It’s an odd sight to catch Exxon CEO Rex Tillerman smiling and shaking hands with Vladimir Putin after signing a $500 billion oil exploration deal in Arctic waters (actually, the deal will start with just $3.2b, but Putin enjoys projections). After all, it wasn’t that long ago when we saw similar photos of BP’s Bob Dudley toasting champagne with Igor Sechin to celebrate what was then one of the biggest joint ventures in the sector. Of course, we all know what happened to BP afterward.
Exxon’s new deal with Rosneft to create a “global exploration alliance” is certainly interesting, not just because the company would in theory gain access to significant reserves in an untouched region, but also because of the asset swaps sought by the Russians to take ownership (or control – it is not yet clear) of a number of energy assets in the Gulf of Mexico and Texas.
So the key question is why Exxon, who has had significantly less experience in Russia, should be so much smarter and luckier than BP, which has a much longer history in the country. The prevailing opinion, at least for today, is that Exxon stands of good chance of success in this business decision, based wholly upon the assumption that Russia “something to prove.”
From The New York Times:
For Exxon, which is America’s largest company and is a spin-off of the original Standard Oil, the deal means wading deeper into Russia’s risk-fraught business environment. As a result of the deal, the safety of more of the company’s investments and future earnings will depend on policies set in the Kremlin.
Russia has reneged on deals before. Until this year, Exxon’s principal investment in Russia was a production sharing agreement on Sakhalin Island. This form of contract waives local taxes, providing the host government a share of the oil instead, and is seen as less risky.
After the failure of the BP deal, however, the onus is now on Russia to demonstrate it can uphold an agreement, said Cliff Kupchan, a senior analyst at Eurasia Group, in a telephone interview.
“They got away with BP, because the deal was seen as BP having two Russian wives,” he said. Exxon, in contrast, has no exclusivity clause with a competitor in Russia that could come up in court.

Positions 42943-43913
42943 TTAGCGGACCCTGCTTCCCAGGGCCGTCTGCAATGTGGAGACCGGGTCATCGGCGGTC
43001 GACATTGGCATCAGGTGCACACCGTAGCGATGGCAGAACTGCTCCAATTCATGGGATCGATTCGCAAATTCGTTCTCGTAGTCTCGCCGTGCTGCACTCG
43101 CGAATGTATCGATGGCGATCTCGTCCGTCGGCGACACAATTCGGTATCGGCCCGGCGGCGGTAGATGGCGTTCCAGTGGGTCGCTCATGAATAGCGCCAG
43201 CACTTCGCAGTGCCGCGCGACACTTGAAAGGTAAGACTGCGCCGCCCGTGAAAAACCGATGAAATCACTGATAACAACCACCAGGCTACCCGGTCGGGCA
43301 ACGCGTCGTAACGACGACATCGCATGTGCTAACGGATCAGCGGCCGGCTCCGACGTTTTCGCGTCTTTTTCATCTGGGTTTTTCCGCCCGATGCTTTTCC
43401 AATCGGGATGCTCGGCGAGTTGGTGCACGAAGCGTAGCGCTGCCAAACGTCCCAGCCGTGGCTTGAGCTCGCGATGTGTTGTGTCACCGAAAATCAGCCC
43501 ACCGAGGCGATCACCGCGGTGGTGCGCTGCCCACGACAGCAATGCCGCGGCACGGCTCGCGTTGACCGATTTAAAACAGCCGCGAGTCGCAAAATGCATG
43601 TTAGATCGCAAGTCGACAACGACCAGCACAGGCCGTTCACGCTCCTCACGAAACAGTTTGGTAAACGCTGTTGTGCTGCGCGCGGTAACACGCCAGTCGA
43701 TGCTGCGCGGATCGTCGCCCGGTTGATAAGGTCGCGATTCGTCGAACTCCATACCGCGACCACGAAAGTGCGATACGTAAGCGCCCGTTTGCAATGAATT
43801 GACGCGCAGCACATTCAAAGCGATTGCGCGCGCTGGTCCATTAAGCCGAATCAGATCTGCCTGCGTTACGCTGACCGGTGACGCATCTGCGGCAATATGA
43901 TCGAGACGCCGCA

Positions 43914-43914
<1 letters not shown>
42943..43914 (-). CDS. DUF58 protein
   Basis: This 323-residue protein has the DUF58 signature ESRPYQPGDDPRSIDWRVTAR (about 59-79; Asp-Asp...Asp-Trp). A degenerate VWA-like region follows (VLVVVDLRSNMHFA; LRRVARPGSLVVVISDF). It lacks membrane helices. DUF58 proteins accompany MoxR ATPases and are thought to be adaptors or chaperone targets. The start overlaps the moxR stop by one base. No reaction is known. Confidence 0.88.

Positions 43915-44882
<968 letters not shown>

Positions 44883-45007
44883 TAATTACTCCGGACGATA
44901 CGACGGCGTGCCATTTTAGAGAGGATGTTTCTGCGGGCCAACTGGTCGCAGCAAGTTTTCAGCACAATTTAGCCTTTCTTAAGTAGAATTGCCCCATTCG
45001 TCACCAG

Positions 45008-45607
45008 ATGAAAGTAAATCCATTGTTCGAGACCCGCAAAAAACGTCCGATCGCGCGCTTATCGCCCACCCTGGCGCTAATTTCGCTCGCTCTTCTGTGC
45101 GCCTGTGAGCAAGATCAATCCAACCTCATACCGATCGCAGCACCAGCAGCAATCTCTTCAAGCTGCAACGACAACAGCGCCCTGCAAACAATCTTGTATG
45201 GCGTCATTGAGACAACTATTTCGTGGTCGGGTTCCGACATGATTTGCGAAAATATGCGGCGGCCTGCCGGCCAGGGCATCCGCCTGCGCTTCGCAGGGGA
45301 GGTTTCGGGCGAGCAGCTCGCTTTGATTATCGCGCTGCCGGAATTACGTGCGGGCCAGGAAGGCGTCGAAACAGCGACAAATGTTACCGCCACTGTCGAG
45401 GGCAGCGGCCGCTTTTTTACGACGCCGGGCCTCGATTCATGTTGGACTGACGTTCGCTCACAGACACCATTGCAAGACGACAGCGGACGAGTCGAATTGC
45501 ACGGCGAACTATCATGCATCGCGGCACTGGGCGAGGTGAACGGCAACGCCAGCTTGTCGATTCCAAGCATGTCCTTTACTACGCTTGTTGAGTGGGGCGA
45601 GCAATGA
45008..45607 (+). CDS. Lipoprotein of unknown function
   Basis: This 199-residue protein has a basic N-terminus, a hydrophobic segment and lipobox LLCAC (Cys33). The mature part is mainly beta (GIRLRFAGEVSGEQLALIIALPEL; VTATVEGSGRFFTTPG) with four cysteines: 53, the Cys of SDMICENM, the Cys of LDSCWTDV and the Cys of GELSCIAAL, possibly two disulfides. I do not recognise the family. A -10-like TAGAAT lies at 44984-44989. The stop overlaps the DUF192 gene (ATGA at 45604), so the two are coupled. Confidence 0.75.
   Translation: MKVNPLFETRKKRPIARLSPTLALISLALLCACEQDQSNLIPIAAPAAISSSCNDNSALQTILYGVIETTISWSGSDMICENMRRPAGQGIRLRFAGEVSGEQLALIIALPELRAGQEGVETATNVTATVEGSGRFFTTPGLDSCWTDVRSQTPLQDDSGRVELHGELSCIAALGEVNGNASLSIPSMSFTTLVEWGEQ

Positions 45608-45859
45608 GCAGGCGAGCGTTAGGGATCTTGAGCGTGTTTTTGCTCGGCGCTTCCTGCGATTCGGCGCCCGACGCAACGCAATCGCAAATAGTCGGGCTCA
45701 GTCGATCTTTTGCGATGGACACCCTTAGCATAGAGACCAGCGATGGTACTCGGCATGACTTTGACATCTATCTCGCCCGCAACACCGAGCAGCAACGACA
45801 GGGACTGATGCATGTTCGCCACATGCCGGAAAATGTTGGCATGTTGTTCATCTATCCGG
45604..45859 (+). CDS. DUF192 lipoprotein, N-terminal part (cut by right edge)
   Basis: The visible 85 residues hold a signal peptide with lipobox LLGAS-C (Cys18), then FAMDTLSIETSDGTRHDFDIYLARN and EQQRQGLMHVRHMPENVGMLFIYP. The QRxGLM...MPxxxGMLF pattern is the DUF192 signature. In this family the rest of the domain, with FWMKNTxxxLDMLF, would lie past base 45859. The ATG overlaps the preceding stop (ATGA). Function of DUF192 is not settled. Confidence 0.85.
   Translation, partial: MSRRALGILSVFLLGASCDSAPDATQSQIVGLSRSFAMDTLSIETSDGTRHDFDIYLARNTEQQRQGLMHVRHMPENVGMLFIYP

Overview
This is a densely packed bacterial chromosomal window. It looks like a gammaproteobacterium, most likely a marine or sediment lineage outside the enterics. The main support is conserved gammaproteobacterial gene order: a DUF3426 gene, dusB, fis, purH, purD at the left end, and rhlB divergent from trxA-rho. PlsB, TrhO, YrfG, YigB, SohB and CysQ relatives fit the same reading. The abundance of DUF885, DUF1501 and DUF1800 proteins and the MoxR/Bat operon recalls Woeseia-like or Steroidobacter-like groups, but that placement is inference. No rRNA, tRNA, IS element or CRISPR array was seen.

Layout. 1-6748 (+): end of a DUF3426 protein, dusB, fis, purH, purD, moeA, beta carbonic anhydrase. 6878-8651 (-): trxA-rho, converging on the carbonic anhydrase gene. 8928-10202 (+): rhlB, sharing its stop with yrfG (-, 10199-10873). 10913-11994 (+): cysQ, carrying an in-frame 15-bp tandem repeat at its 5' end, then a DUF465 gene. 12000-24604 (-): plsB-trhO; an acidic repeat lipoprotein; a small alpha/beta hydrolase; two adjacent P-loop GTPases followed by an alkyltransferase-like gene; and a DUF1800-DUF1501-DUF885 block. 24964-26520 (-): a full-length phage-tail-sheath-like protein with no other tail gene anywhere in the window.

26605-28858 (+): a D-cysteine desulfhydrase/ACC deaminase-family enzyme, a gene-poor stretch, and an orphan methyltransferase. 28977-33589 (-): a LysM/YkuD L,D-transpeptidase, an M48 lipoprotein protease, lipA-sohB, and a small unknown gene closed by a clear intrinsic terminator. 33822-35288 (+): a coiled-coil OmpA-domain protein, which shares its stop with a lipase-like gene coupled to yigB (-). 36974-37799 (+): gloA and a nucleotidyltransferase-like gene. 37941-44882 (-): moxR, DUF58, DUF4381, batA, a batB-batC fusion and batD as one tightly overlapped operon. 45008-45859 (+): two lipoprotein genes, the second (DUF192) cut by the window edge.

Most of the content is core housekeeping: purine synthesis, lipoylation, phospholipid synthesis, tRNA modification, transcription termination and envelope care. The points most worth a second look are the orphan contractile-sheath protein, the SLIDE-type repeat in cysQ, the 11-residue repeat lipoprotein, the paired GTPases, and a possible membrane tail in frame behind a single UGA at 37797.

From the Financial Times:
Exxon gets a huge opportunity in the Arctic – and will be further boosted by the fact that Russia cannot afford for another international oil alliance to fail. A stake in Exxon would have given Rosneft greater leverage with its new partner. But it knows it needs Exxon’s technical expertise to explore in the Arctic. By teaming up with Exxon, Rosneft has put the BP debacle behind it. If only the same could be said for BP.
This analysis strikes us as recklessly cavalier. For instance, there is not much past evidence that Russia is very bothered by “how it looks” to foreign investors, and further, if they really had to “demonstrate it can uphold an agreement,” then why didn’t we see their behavior change after they stole Yukos, stole Kovytka, stole Sakhalin, and variety of other business scandals.
This isn’t so much a choice of Russia deciding who will be safe from corruption and who is allowed to be plundered … that would involve the assumption that such interventions and incursions on property can actually be prevented by a government lacking any real legal system. BP may have made a lot of mistakes in Russia, especially in attempting to play by the “Kremlin Rules” and tie up with the perceived influence of Igor Sechin over that of the troika behind AAR. But the idea that Bob Dudley and Tony Hayward weren’t making the best decisions possible based on experience and instructions from the highest levels of government doesn’t wash. Exxon, despite its formidable reputation when it comes to disputes, is equally vulnerable to all that has happened to BP.
We agree with the analysts who point out that Russia is eager to put the poisoned BP deal in the dustbin, and they have certainly rushed forward with no delay to do what was necessary to bring Exxon to the table. Nevertheless, the deal for some reason still smacks of “premature contractualization” – the habit displayed by both Rosneft and Gazprom of hyping up various MoUs as done deals, which does more to manage perceptions and create market pressures than actually produce oil and gas. For example, it would be interesting to check up on how Gazprom’s blockbuster deal with Algeria is going, or that inappropriately titled Nigerian joint venture to develop natural gas, or, for that matter, what kind of progress Total has made in working on the Shtokman Field.
Best to remain patient and see what happens (or more likely, doesn’t happen).